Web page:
In the first of a series, Sarah Holt talks to dedicated server engineer Nicola Halls about her career in technology…
Under the stairs, where most people keep their hoover, coats and maybe the shoe rack, Nicola Halls (27) has a server stack.
It’s one of the few out-of-hours signs that Nicola works in tech – that, in fact, she’s part of the small 17 percent of the UK’s technical workforce that has a Y chromosome.
“People are surprised when I tell them I work with computers,” explains Nicola. “Even my family don’t really understand what I do. I tell them that when a computer is physically broken, I fix it.”
Nicola’s enrollment into the tech world happened organically. She worked for a bank as a cashier before restlessness encouraged her to seek a new professional direction. She had friends who already worked at UK2’s datacentre, and approached them to see if there would be a place for her in the company.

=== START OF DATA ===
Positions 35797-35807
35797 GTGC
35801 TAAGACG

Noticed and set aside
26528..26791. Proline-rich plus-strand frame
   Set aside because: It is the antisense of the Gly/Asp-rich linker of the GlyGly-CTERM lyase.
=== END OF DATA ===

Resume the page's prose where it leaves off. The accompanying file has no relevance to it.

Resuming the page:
“I only knew how to turn a computer on when I started,” says Nicola. “But I am a fast learner and I spent time looking at the machines and taking them apart and putting them back together. I asked a lot of questions and realised that computers are just giant jigsaws.”
Nicola is now multilingual as far as any outside could see – she knows the language of code and the lingo of command lines. Not to mention a few too many corny jokes, which have been imparted to her by the 24 men she works with.
“Why did the scarecrow get a promotion?” she asks. “Because he was outstanding in his field. Terrible isn’t it?”
At home, though, the sub-stair server stack is the only clue as to what Nicola does during the day. When she’s not at work, her hobbies are knitting and baking.
“My advice to any women who wants to get into tech is to have confidence,” says Nicola. “You might be surrounded by men, and there might be times when they do challenge you, but you need to take a breath and tell yourself ‘I’m here’.”
As well as being a techie, Nicola is also mum to a seven year old girl. It seems like her daughter has inherited her mum’s sense of ambition.
“She wants to be a vet,” says Nicola. “She tells me ‘mum, I’m going to university’ and she asks me ‘Can I have my money for university?’. I think I need to get saving up.”
To read more about inspiring women in the world of technology, catch up on this article with Amanda Boyle.